I routinely charge single batteries with the 25A ctek. I’m generally an advocate of low and slow, but sometimes you need to get more current in there. 25A at 14V isn’t any different than what an alternator will put out. Put a clamp on dc ammeter on the leads and you’ll see the current very rapidly decay from 25A to something much lower.

A multimeter is a necessity for any charging you’re doing. But in a pinch, the clore, having a voltage meter, is infinitely more useful and tells you more in the situation that you don’t have one. It’s true that at least the optimate gives you a more graduated scale though.

Harder to use in what way?

It is not "I" making the AH range claim.
In terms of optimate 6's charge range simply compare the rated AH charge range in terms of how small a battery it's rated to charge and how large and look at the spread. It charges a wider range of batteries than the other throwdowns I have including the 2 CTEKS. (7002 and 2500)

Note the AH range on the 2500 from the ctek website

Battery capacity50-500Ah
This means I cant pug it into a whole variety of smaller battteries I have, quads, genset, RZR.

The smaller 7002 range
Battery capacity14-225Ah

Still to big for my smallest genset battery and not quite big enough for my 240 AH RV bank.

Now look at the optimate 6
IDEAL FOR : STD, AGM & GEL 12V batteries from 3 – 240Ah.

This one charger covers my smallest batteries as well as a large 240 AH bank.

The lower end is usually dictated by the lowest continuous amount the unit can put out, and wheather or not the output can be pulsed. Optimate 6 can go down to a pulsed 1/2 amp.

I have an use a multimeter all the time. After a certain amount of testing I become comfortable with what a given charger tells me on a given battery and no longer feel I need to use it.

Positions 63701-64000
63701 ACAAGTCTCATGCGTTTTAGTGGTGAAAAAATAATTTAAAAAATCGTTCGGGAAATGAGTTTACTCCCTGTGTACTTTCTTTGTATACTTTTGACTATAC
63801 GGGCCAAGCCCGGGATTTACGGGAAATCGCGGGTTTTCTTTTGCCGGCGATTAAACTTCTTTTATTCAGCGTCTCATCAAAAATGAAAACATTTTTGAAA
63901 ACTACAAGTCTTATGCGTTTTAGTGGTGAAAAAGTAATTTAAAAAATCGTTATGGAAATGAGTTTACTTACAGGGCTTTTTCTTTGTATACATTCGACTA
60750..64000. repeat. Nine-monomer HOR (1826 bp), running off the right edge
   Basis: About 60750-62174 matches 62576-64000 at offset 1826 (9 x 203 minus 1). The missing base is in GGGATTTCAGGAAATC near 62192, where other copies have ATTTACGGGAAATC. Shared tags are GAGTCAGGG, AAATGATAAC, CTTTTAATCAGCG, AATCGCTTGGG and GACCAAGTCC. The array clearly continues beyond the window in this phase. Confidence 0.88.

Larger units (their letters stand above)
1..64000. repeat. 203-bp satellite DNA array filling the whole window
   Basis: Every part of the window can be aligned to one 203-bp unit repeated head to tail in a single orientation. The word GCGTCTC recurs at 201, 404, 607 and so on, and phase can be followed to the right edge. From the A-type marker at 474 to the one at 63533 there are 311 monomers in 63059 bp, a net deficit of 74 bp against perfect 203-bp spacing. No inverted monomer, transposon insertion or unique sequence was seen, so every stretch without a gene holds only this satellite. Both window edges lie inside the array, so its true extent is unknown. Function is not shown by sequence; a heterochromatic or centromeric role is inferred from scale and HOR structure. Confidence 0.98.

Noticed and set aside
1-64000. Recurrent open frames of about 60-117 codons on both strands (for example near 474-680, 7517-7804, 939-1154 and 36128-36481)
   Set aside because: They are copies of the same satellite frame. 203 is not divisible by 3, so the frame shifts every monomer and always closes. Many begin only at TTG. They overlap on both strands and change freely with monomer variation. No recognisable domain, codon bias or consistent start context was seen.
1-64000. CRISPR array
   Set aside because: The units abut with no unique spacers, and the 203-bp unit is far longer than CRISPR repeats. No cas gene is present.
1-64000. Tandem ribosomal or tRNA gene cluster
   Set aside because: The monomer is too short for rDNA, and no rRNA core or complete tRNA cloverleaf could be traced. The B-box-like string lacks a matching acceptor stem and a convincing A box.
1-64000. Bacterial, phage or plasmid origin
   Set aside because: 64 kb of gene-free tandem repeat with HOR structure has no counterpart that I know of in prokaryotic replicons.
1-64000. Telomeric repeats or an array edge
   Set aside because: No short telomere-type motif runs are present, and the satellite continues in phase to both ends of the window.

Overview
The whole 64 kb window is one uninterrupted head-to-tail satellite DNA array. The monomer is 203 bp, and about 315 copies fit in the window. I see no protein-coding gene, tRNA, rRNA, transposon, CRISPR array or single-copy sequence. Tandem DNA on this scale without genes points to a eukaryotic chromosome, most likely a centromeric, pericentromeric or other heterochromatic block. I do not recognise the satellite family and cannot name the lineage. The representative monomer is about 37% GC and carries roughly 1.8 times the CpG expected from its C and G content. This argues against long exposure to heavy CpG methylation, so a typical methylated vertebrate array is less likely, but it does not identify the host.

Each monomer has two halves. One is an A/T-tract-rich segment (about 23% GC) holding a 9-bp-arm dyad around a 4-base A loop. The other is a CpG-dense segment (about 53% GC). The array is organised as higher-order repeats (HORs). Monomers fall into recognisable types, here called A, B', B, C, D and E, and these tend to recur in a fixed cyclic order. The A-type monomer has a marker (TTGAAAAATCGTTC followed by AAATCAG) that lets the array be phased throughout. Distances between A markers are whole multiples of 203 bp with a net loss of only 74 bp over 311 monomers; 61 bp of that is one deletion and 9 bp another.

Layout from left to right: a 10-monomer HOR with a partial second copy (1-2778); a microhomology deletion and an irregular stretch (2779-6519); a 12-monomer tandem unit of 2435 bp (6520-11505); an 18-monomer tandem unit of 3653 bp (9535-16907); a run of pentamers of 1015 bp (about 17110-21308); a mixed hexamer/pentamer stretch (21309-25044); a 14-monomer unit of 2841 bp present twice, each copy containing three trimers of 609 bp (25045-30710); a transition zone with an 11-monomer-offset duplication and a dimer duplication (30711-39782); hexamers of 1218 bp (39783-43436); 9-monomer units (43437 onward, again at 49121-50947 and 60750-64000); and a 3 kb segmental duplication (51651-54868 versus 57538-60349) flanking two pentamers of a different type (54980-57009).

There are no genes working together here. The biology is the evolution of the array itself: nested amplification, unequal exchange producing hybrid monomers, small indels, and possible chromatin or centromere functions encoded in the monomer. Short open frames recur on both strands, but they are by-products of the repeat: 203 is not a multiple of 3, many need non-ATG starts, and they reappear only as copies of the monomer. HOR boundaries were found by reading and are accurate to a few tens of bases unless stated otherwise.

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Both of my CTEKS also have a minimum charge voltage of 2.0V whereas the 6's is .5 Volt.

So if I really run it down the optimate has a better chance of bringing it back without a DC-DC jump, or dragging out an old analog unit to get it going.

This actually helped me earlier this year when we found out the last guy to shut the work gensets off last year cut the fuel vs using a switch, but left the switch on and didnt realize it drove a small light to light the control panel.
 
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Has anyone ever brought back a battery from 2VDC? wouldn't a voltage that low indicate shorted cell(s)
Only when it was due to headlights left on and it was caught and charged right away. Still, a battery that's been run down that far is damaged goods and will have a shortened lifespan.
 

JHZR2

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Harder to use in what way?

It is not "I" making the AH range claim.
In terms of optimate 6's charge range simply compare the rated AH charge range in terms of how small a battery it's rated to charge and how large and look at the spread. It charges a wider range of batteries than the other throwdowns I have including the 2 CTEKS. (7002 and 2500)

Note the AH range on the 2500 from the ctek website

Battery capacity50-500Ah
This means I cant pug it into a whole variety of smaller battteries I have, quads, genset, RZR.

The smaller 7002 range
Battery capacity14-225Ah

Still to big for my smallest genset battery and not quite big enough for my 240 AH RV bank.

Now look at the optimate 6
IDEAL FOR : STD, AGM & GEL 12V batteries from 3 – 240Ah.

This one charger covers my smallest batteries as well as a large 240 AH bank.

The lower end is usually dictated by the lowest continuous amount the unit can put out, and wheather or not the output can be pulsed. Optimate 6 can go down to a pulsed 1/2 amp.

I have an use a multimeter all the time. After a certain amount of testing I become comfortable with what a given charger tells me on a given battery and no longer feel I need to use it.

Easier/harder to use because I’m not as big a fan of the multi-LED SOC indicator versus an actual readout. For battery charging, voltage means something to me. So I typically want a multimeter too, but in many cases, having a readout like the Clore one is useful. Color codes LEDs, not so much.

Again, I own an optimate 6. Setting and forgetting as a maintenance charger, fine, but setting anything else is more of a pain. Even if that’s just personal preference, I’m not really sure what your intent is splitting hairs on here with me.

Too much embedded function without enough real detail (too much in this: